The combined buys gave me an average buying price of $518.51 and raised my per-share cost +11.397% from $260.78 to $290.50, still a -5.34% reduction from my first buy at $306.88 on May 12, 2020.
From here, my next buy target is $448.90, and I have no sell targets until the position outgrows the target allocation for the portfolio.
COST is $492.43 as of this update, down -5.030% from my average buy price.
Crown Castle (CCI): Dividend Reinvestment
Current Price: $180.68
Per-Share Cost: $144.83 (-0.801% since last update)
Allocation: 6.272%* (-0.616% since last update)
Next Buy Target: $167.00
Crown Castle (CCI) paid out its quarterly dividend of $1.47/shr on Monday, January 3 which worked out to an annual yield of 2.83%. The reinvested dividend lowered my per-share cost -0.801% from $146.00 to $144.83.
Being a Real Estate Investment Trust (REIT) alternative, CCI sees a lot of price action in relation to the benchmark interest rate, so January’s been a rough month and is sending CCI down toward my price target once more.
Digital Realty Trust (DLR): Dividend Reinvestment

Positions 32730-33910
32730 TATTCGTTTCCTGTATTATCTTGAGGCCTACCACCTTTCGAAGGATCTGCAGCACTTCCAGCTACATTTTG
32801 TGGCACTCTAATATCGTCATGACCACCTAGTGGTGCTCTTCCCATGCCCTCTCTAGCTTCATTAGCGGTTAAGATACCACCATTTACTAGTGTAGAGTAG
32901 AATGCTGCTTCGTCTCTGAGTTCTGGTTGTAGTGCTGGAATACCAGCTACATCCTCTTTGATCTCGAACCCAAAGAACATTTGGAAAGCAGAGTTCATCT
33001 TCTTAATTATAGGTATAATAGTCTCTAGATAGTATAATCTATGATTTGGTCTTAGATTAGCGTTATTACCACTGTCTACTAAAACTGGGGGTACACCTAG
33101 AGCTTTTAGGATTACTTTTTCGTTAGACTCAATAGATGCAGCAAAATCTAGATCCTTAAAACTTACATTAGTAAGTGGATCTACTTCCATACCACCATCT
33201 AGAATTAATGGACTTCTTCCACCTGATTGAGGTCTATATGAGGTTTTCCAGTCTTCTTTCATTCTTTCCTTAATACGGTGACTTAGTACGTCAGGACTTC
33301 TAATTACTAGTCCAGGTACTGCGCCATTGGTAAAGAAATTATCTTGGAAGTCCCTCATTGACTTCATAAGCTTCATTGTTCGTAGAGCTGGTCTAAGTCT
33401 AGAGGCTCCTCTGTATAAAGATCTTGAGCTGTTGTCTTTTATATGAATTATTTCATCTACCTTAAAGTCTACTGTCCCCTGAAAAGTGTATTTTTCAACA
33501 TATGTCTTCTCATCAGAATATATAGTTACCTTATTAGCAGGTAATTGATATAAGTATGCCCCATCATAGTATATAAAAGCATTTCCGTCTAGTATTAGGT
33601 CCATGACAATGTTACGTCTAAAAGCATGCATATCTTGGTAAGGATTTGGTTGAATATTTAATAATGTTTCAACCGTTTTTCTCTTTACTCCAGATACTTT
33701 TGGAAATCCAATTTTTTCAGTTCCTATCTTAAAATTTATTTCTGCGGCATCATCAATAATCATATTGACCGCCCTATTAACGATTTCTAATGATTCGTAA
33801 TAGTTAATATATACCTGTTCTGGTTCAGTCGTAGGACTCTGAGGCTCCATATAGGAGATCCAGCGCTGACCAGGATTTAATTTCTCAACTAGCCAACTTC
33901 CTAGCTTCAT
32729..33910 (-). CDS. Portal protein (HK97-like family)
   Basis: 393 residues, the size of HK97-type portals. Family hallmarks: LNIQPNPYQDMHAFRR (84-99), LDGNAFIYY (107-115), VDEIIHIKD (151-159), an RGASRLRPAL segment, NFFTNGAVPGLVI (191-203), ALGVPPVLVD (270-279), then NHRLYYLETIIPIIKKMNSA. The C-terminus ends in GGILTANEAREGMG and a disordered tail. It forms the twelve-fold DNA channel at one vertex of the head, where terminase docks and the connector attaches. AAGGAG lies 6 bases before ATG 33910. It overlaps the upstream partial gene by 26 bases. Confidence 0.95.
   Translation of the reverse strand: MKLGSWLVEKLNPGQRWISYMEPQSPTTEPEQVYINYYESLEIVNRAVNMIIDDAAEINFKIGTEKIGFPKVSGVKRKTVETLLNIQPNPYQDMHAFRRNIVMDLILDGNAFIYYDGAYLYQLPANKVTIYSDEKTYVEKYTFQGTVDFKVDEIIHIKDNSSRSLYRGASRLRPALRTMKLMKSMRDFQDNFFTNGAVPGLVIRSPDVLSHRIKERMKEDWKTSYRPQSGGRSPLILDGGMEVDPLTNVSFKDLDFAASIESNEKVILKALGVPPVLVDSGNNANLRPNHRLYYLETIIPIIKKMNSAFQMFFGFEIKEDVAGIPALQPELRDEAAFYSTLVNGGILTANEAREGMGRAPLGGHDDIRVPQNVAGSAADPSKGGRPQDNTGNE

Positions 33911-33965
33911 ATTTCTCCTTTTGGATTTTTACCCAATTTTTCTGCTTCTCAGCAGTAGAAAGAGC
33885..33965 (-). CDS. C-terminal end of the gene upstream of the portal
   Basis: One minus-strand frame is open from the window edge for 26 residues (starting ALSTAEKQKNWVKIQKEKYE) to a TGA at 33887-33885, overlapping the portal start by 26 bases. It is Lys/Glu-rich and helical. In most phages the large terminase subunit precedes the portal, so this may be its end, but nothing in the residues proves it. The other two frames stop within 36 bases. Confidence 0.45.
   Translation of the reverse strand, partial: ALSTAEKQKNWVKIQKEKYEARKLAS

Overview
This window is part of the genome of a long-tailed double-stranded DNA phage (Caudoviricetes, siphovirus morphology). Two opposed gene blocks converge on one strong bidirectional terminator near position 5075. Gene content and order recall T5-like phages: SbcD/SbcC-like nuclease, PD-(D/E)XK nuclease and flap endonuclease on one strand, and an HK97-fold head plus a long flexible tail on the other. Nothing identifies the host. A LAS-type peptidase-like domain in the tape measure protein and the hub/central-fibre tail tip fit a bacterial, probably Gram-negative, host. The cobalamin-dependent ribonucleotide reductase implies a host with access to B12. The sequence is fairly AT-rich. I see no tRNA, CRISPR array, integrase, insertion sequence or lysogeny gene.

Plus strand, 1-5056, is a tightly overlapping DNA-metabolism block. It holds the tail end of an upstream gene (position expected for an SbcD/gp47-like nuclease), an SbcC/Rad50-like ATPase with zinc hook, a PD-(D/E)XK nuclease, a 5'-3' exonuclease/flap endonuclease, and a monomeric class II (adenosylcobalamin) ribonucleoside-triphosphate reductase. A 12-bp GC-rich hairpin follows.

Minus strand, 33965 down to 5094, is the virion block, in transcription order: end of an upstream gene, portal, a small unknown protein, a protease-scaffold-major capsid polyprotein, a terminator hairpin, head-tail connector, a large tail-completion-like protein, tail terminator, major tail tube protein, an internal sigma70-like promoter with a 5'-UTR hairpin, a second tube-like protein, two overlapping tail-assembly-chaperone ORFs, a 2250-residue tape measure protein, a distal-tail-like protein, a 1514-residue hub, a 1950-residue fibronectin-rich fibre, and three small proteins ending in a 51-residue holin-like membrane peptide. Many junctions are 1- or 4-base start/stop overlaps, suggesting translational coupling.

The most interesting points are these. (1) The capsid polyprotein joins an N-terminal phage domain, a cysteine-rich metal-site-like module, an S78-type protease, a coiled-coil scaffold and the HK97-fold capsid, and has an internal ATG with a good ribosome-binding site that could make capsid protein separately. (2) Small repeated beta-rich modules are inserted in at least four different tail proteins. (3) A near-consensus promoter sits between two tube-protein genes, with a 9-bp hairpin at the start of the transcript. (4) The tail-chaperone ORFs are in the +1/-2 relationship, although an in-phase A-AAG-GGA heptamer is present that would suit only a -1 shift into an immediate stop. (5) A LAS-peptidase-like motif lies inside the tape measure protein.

Current Price: $148.88
Per-Share Cost: $120.59 (-0.749% since last update)
Allocation: 5.902%* (-0.767% since last update)
Next Buy Target: $140.00
Digital Realty Trust (DLR) paid out its quarterly dividend which reinvested on Tuesday, January 18. The dividend lowered my per-share cost -0.749% from $121.50 to $120.59, not bad for just holding on to shares for three months.
Like CCI above, DLR’s primary function as a REIT means January’s been rough for the stock, and it’s currently on the way down to my next buy target.
Microsoft (MSFT): Added to Position x 3
Current Price: $308.26
Per-Share Cost: $210.39 (+4.360% since last update)
Allocation: 6.576%* (+0.425% since last update)
Next Buy Target: $256.90
Microsoft (MSFT) sold off hard with the rest of tech during the early-January market-wide rout, so I decided it was time to add to the position with a buy order that filled at $314.59 on Thursday, January 6. On Thursday, January 13, I added even more to Microsoft with an order that filled at $306.63. On Monday, January 24, I added again with an order at $282.05.
The combined orders gave me an average per-share buy price of $298.37 and raised my per-share cost +4.360% from $201.60 to $210.39. From here, my next buy price target is $256.90 and I have no sell targets for this position until it exceeds the portfolio allocation target.
MSFT is $308.26 as of this update, up +3.315% from my average buy price.
Pepsico (PEP): Dividend Reinvestment
Current Price: $172.67
Per-Share Cost: $123.40 (-0.604% since last update)
Allocation: 4.788%* (+0.409% since last update)
Next Buy Target: $162.45
Pepsico (PEP) paid out its quarterly dividend which, of course, I reinvested on January 10, lowering my per-share cost -0.604% from $124.15 to $123.40. PEP has remained an incredible stalwart as the rotation of tech stocks into consumer staples made it one of “the” places to be.